Surf Mesa contextualizes the origins of ‘Marching Band,’ recounts Miami Music Week [Q&A]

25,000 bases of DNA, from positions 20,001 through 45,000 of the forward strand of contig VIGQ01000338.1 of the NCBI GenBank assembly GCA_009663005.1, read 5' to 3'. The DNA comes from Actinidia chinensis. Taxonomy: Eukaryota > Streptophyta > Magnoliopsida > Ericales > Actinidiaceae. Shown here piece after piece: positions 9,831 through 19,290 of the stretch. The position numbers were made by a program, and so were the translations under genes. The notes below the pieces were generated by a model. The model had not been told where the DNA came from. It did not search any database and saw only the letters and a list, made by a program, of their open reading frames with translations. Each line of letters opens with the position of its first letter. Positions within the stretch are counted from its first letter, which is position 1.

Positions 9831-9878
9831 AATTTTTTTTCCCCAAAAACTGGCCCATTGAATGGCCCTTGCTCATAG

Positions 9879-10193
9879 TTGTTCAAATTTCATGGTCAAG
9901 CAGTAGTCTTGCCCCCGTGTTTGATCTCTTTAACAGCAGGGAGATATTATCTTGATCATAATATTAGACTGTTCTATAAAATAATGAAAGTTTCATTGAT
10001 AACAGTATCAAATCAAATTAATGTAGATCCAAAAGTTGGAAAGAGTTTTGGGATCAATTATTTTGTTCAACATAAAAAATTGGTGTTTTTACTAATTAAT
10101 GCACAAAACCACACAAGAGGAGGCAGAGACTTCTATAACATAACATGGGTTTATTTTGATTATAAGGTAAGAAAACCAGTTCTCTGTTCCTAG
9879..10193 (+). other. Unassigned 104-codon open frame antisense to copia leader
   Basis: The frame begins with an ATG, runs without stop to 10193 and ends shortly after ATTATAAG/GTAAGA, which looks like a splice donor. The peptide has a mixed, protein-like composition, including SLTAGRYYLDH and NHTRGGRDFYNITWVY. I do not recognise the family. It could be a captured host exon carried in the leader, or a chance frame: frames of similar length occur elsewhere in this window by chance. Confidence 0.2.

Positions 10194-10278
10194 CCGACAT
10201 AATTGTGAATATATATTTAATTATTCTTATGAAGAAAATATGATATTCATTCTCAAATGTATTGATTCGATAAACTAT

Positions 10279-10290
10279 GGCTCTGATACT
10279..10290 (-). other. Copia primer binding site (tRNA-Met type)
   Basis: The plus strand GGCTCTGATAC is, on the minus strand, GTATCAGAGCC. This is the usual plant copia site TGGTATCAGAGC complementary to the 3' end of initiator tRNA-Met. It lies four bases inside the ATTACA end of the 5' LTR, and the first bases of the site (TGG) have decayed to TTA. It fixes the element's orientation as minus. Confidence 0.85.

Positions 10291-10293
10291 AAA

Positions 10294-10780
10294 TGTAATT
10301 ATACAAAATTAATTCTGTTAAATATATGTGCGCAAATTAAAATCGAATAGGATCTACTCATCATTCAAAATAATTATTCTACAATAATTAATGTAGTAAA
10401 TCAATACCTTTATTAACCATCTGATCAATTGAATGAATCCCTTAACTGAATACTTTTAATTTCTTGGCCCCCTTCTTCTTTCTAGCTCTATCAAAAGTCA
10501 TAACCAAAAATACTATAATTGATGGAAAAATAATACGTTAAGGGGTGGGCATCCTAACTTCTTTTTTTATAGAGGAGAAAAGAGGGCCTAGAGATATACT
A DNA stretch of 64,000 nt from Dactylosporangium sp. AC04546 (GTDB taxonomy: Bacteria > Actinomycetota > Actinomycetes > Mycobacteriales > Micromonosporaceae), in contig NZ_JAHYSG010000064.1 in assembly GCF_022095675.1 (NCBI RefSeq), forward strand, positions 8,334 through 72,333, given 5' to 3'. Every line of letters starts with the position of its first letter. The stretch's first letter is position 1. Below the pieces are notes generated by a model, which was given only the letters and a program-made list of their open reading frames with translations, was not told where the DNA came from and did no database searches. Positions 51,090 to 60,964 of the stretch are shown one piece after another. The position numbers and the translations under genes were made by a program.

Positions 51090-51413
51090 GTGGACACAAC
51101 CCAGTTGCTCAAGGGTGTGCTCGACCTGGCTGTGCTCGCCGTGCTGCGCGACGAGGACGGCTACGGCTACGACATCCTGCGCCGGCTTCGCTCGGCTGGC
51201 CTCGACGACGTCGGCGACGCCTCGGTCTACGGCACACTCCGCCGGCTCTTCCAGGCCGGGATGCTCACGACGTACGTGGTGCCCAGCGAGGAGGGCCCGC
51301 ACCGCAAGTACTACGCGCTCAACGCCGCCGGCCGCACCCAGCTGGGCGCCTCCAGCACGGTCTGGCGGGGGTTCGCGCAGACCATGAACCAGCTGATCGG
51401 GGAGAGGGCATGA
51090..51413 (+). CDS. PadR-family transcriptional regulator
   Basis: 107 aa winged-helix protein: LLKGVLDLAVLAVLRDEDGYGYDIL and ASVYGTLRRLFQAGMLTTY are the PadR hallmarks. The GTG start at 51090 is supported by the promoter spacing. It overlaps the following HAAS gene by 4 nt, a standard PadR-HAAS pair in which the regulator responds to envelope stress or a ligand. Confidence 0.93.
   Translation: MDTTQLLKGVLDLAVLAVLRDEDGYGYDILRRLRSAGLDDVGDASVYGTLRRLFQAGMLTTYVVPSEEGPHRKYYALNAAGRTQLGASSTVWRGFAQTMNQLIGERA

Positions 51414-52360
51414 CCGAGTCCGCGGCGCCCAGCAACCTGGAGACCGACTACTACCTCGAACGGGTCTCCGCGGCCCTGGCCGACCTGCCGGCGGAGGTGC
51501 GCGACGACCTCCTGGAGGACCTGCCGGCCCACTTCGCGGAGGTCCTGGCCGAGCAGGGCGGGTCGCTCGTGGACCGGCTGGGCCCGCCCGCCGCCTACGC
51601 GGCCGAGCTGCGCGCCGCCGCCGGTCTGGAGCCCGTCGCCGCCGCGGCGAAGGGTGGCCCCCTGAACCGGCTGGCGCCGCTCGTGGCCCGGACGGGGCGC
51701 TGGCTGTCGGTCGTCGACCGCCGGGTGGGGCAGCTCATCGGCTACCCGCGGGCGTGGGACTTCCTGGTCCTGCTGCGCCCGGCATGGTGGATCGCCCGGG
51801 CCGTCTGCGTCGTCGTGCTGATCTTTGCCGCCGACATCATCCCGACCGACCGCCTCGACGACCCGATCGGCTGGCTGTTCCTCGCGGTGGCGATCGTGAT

21-year-old Dancing Astronaut Artist to Watch in 2022 Surf Mesa continues to make waves in the music industry. The Seattle-hailing songwriter/producer is credited with an already impressive discography, despite only officially releasing music since January of 2019. His breakout hit, “ily (i love you baby)” garnered more than 700 million Spotify streams following its 2019 release, and in the meantime, The Shalizi Group client has shared management with the likes of Alesso, Marshmello, and JAUZ.While Surf Mesa has mostly trained his sound on the pop side of dance music, his latest release, “Marching Band” with Nitti Gritti, is a refreshing Latin-infused house single. And as he continues to be booked for more and more festivals in America, Surf Mesa’s DJ sets increasingly transition into more up-tempo, groovy house sets. In 2021, Surf Mesa played CRSSD‘s main stage, where he played to the crowd’s tastes with a run of his own originals, not to mention remixes from Tchami, Topic, and Jean Luc, as well as multiple unreleased tracks. In an interview with Dancing Astronaut, the rising talent detailed the story behind “Marching Band” and his evolving approach to dance music. Read the Q&A below.What inspired you and Nitti Gritti to use Latin-inspired horns on “Marching Band?” Take us to the moment when you decided to weave this distinctive element into the track.What motivated you to seek out Nitti Gritti as a collaborator for this song, specifically?How does “Marching Band” fit into your catalog and what does it indicate about your evolving sound?Surf Mesa: “I would definitely say my sound is evolving to have more energy and live digestion. I’m really excited to continue exploring down this path! Ever since I started playing live, it’s been a blast witnessing fans dance to my newer music that is loaded with energy.”Tell us about how your Miami Music Week went, especially your surprise set at the Ultra Music Festival Worldwide Stage.Surf Mesa: “Miami Music Week definitely took the most out of me. I think I’m almost recovered but wow, what a blast that was. I played seven sets in five days, including Ultra, and I got to meet new friends and DJs I’ve looked up to for a while. It felt like a long dream. I went to Ultra to watch Alesso’s set at the main stage and ended up talking to Adam from Ultra. He asked me if I was around Sunday and if I could play that day. Without hesitation, I said yes! It was like something out of a movie.”As an artist who has now been booked not only for Miami Music Week, but also some of the biggest festivals in the nation, including Hangout Festival and Lollapalooza, what would you say makes your sets unique and different?Surf Mesa: “I am first of all incredibly thankful to be playing at the world’s biggest festivals like these. Such an amazing opportunity! A Surf Mesa set carefully curates all of my unreleased music, edits, and remixes. It’s nonstop. You don’t know what you’re getting into until you’re there! I think I set myself apart from other DJs because I have just as much fun, if not more, than the crowd. Matching my energy is a challenge when you come to my shows!”Your collaborators list is diverse, spanning Madison Beer, Gus Dapperton, and now, Nitti Gritti. Who’s next?Surf Mesa: “Wow, the list goes on. I’ve been writing lots of music and exploring all different paths. I’m really excited to start collaborating with bands ;)”Featured image: Katie TemkinTags: , , , , , , , , , ,
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